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I am trying to create a service wrapper (init.d script) around one of my favorite applications. The application creates both a PID and a lock file, and so I'm trying to use those to ensure that I can report accurate status of the application and prevent my service from starting multiple copies.

Unfortunately, the application (or system) crashes from time to time, leaving the PID and lock files behind, so I can't just check for the existence of those files to determine if my application is running or not.

The application does create a lock on the lock file, a POSIX WRITE lock, according to lslocks, but it seems that if I try to create a lock with flock -x -n "$file" echo dummy, the command succeeds, to my surprise. Deleting the file also succeeded (rm "$file"), as well as writing to it, which on a BTRFS system does make a small amount of sense, though doesn't make it any less aggravating.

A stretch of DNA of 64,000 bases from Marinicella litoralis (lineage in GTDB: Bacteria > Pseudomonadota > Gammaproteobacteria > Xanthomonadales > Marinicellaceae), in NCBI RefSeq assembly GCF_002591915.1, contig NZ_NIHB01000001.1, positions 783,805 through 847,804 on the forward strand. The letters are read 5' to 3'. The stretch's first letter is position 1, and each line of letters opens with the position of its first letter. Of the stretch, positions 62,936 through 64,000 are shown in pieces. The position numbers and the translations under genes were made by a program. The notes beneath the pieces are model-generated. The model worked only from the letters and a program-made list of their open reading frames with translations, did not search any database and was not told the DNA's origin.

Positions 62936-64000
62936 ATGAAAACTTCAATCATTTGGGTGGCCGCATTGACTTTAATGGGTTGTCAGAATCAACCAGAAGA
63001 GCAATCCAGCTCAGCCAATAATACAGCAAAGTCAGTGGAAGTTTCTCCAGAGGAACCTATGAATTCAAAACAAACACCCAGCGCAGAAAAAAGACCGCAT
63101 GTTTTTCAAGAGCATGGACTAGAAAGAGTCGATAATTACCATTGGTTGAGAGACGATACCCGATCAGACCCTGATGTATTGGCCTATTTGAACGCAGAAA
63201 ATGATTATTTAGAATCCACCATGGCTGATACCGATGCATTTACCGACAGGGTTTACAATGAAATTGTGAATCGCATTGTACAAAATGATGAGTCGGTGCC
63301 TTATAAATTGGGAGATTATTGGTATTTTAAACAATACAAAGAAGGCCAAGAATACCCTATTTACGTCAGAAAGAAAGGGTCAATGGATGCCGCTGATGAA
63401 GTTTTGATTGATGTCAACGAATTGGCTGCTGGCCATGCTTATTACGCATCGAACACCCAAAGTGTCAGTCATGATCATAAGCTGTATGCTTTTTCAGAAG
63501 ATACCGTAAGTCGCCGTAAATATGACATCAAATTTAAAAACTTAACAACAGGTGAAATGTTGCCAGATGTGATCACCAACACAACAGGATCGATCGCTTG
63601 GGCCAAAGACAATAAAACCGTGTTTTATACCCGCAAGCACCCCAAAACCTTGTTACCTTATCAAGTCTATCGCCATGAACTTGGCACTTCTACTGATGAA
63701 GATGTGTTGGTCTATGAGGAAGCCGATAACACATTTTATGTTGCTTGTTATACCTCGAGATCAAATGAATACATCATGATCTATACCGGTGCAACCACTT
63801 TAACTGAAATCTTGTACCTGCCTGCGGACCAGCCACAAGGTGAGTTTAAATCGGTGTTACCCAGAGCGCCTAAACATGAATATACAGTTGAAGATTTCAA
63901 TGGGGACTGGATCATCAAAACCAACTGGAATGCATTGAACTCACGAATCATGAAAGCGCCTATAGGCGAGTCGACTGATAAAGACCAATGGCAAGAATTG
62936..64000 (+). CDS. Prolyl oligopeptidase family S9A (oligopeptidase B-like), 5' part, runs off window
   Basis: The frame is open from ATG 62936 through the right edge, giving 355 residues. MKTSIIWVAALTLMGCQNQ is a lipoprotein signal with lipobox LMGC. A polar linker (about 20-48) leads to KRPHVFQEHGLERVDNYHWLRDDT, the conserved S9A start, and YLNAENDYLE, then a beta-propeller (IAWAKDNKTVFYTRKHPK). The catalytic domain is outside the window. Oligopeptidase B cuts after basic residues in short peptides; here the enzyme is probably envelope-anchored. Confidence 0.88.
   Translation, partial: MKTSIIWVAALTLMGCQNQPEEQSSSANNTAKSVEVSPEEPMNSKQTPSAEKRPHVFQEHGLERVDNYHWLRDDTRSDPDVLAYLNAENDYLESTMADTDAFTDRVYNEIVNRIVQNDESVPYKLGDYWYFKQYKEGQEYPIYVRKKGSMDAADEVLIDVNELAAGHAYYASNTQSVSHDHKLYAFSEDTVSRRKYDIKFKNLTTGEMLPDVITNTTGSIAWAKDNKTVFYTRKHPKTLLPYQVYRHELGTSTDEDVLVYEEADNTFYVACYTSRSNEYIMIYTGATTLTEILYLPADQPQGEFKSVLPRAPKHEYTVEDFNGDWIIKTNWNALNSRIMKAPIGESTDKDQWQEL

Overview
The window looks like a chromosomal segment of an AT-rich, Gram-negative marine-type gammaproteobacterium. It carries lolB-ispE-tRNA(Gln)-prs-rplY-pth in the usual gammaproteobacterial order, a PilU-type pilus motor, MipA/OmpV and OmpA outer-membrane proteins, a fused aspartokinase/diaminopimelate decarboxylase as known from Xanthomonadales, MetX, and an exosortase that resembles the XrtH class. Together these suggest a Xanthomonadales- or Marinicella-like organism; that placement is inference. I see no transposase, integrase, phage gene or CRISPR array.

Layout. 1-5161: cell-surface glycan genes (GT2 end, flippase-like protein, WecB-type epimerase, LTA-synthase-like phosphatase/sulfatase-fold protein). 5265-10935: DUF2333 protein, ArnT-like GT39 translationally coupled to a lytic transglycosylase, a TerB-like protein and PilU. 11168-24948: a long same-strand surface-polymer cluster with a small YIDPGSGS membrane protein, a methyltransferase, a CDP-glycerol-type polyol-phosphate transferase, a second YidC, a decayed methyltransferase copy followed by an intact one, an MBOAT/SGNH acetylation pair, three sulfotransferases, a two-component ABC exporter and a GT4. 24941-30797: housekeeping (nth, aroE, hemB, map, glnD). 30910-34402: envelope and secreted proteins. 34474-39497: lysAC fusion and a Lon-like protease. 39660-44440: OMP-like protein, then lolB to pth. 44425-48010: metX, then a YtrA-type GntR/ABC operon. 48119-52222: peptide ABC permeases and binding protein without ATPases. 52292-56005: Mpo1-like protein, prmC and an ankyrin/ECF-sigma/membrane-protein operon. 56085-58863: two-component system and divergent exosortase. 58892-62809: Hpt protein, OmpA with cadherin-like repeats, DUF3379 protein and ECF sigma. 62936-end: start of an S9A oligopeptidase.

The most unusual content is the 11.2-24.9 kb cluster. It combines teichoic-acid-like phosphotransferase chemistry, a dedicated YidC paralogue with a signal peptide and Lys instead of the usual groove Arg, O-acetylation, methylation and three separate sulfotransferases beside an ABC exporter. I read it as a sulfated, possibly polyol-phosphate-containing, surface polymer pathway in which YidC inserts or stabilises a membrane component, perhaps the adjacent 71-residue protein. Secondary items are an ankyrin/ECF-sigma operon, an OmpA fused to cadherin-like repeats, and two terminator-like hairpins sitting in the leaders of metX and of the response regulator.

So, how can I query the file in such a way that I would know if the file has a lock (POSIX or FLOCK) on it or not?

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I used the following function in my script to accomplish this:

getPIDLock () {
    if [ ! -e "$LockFile" ]; then
        return 0 # Not an error, but lsof will emit a lot of text if the file doesn't exist
    fi
    local PIDLock=$( lsof -F p "$1" | head -n 1 )
    local strEcho='echo ${PID:1}'
    bash -c "PID=\"$PIDLock\";$strEcho;" # Assuming system has BASH, but not assuming that the default shell is BASH
    return 0
}

This will emit a PID if the file in question has a lock on it; otherwise, it will emit a blank string.

PID=$( getPIDLock "/path/to/pidfile" )
if [ -n $PID ]; then
    # Do your thing
fi

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